10 Things You Didn’t Know about Kai Greene

10 Things You Didn’t Know about Kai Greene

10 Things You Didn’t Know about Kai Greene

American IFBB professional bodybuilder, personal trainer, artist, and actor Kai Greene is one of the biggest names, and biggest bodies, on the pro bodybuilding circuit. Since winning the 1999 NPC Team Universe title, he’s won (or come a close second) on pretty much every competition out there, ranking first at the 2009, 2010 and 2016 Arnold Classic, and coming second place at the 2012, 2013, and 2014 Mr. Olympia competitions. These days, he’s as much known for his art and acting as for his muscles… although ultimately, it’s that incredible physique that feeds our interest the most. Learn more with these ten fast facts.

1. He’s an artist

One of Greene’s biggest passions is art, with most of his work revolving around self-portraits which the bodybuilder uses as the inspiration to maintain his impressive physique. By August 2011, he’d build up enough pieces to host his own exhibition, at which Greene noted “As a bodybuilder, I am a master sculptor. The art show made me realize I’ve always been an artist: my medium is the human physique. My life is what I make of it, just like the art I’ve produced. This art show makes a statement. I’m celebrating some personal accomplishments and my own artistic expression.”

2. He’s branched out into acting

In 2015, Greene took on his first acting role as a male stripper on the comedy film College Debts. The experience clearly gave him a taste for entertainment, and a year later, the bodybuilder turned actor shot the martial arts film Crazy Fist at the Chinese province of Guizhou. In January 2017, Greene made it clear the acting bug had bitten hard after signing up with The Gersh Agency. He’s subsequently appeared on the Indian Kannada-language movie Pogaru, and as Funshine on the 2nd season of the Netflix sci-fi hit Stranger Things.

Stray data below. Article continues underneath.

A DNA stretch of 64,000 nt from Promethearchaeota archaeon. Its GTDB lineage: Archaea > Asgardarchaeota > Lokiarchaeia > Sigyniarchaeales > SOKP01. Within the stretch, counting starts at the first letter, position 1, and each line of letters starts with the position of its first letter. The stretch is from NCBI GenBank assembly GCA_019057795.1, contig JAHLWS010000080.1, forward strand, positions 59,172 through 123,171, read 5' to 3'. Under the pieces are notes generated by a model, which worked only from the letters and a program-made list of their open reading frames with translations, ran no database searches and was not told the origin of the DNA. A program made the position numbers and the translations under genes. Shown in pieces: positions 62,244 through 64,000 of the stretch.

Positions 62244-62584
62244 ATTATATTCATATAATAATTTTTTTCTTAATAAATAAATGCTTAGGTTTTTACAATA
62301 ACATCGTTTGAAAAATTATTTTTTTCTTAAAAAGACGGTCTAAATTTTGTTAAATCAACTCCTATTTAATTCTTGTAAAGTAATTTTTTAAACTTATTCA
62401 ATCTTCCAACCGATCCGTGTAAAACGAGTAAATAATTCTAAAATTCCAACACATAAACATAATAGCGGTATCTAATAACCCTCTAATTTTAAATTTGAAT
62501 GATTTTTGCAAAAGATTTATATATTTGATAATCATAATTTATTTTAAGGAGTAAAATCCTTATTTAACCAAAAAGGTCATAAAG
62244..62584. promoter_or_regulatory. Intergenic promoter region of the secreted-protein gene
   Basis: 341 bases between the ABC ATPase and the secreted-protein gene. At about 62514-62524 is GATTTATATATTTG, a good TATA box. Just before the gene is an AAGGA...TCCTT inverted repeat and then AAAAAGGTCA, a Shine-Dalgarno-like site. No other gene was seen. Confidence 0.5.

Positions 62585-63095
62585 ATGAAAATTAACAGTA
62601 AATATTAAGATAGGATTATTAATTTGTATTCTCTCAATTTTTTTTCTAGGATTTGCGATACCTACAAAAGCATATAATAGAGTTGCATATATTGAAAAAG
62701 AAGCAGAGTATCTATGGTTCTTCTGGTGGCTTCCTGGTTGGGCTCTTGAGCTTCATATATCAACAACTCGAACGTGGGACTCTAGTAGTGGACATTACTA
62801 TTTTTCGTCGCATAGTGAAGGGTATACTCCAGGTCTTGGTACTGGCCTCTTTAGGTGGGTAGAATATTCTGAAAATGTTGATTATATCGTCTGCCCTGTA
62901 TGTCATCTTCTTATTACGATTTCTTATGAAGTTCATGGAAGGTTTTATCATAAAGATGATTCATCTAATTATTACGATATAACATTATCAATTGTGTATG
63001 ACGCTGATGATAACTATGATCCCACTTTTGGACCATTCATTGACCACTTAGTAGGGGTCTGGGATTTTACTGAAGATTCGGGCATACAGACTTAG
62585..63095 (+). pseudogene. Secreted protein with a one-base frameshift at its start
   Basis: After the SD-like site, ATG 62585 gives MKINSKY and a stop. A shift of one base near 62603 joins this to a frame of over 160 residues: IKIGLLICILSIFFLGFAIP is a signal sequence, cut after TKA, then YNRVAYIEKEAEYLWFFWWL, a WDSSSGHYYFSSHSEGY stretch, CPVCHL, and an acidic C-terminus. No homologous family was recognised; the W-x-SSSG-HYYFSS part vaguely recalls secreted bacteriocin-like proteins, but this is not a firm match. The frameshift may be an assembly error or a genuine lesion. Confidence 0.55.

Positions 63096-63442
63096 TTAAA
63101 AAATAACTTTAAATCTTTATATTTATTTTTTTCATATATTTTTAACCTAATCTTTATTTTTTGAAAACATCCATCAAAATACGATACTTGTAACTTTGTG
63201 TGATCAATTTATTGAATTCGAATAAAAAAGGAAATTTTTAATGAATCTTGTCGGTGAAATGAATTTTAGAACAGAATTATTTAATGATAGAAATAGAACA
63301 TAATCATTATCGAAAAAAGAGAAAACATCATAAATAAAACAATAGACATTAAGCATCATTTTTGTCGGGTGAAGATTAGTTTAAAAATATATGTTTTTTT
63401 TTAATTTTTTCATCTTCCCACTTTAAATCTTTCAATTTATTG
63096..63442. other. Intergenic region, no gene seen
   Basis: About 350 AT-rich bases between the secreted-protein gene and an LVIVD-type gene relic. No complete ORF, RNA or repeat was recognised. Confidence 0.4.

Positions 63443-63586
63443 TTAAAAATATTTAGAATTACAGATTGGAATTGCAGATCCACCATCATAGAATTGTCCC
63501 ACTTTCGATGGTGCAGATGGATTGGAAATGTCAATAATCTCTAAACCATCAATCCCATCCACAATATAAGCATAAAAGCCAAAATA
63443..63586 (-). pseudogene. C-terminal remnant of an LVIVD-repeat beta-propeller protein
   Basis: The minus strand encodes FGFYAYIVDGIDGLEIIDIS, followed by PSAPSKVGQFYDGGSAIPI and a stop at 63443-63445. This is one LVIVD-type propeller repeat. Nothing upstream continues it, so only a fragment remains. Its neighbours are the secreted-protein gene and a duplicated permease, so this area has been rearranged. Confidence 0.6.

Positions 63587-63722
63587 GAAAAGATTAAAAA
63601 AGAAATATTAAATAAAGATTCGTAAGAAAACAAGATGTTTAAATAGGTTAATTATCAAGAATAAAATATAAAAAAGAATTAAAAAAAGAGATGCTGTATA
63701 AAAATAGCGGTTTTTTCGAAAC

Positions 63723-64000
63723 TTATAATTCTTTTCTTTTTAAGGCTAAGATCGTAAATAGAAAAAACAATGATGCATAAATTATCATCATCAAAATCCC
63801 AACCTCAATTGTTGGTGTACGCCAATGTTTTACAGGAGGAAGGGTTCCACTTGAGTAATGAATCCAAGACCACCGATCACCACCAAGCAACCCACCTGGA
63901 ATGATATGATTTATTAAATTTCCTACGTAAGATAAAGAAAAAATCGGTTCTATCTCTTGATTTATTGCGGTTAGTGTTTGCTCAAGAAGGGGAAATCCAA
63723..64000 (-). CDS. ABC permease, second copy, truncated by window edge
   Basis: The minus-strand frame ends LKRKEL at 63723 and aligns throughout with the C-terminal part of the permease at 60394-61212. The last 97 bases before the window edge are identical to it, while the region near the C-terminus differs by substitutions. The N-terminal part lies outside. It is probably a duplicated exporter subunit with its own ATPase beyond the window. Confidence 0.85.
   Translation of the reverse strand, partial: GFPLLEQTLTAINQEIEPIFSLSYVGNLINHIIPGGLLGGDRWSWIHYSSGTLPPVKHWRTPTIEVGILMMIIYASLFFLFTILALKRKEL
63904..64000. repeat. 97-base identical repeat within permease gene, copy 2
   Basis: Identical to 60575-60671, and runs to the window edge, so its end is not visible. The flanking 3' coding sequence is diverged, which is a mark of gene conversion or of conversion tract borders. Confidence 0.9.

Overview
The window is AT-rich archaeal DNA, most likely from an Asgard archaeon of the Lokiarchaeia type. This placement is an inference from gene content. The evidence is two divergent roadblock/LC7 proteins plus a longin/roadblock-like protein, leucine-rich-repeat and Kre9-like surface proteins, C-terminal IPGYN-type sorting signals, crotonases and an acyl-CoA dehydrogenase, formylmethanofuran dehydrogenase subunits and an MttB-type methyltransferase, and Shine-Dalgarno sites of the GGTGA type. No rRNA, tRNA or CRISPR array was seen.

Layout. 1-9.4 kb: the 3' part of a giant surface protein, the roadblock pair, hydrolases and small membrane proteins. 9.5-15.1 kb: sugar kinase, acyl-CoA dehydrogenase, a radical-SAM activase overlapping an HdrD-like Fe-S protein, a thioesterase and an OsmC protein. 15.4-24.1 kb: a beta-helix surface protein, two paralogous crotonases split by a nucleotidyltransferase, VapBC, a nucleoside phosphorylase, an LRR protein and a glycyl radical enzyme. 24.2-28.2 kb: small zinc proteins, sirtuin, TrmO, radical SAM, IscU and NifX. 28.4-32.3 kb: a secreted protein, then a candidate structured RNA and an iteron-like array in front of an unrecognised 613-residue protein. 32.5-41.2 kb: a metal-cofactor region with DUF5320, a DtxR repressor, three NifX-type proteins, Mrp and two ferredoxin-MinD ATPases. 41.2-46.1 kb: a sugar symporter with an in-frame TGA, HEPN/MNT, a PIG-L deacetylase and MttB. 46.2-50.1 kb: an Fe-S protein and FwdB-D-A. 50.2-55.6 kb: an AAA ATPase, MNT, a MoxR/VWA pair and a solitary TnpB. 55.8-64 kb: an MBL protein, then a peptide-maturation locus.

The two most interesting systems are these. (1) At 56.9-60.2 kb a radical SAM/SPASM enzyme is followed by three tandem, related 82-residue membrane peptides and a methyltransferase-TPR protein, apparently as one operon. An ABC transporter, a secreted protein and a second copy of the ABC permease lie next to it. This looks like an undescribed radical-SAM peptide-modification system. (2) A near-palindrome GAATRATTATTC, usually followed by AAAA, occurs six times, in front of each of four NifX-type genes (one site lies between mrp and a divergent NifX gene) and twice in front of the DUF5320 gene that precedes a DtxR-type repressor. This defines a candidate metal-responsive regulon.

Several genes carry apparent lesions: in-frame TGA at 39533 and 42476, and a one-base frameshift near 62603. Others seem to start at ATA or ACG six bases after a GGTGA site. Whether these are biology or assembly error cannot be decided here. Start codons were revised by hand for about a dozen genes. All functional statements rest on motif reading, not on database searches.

3. He’s hosted his own podcast

In November 2014, Greene took his thoughts to the nation on Generation Iron, a weekly podcast co-hosted by Greene and fitness model Krystal Lavenne. The two discussed the trials, tribulations, and roadblocks they’d encountered on their way to the top of their respective games, while also inviting questions from fans.

4. He had a difficult childhood

Greene has overcome countless obstacles on the way to the top, with his difficult childhood being one of the biggest. At the age of six-years-old, Greene’s problematic home environment led him to become a ward of the state. He spent the next 10 years flitting between countless foster homes and institutional facilities. Despite the challenges of his situation, Greene ultimately used it to his advantage, seeking refuge not on the streets as many of his peers did, but at the gym.

5. A teacher inspired him to get serious

Encouraged by his 7th-grade school teacher, Greene began to see the potential of his passion for bodybuilding and subsequently spent the majority of his years at middle school touring the country as part of the teen bodybuilding competition circuit. After numerous successes, Greene decided to take a break from touring to pack on some serious muscle and take things to the next level.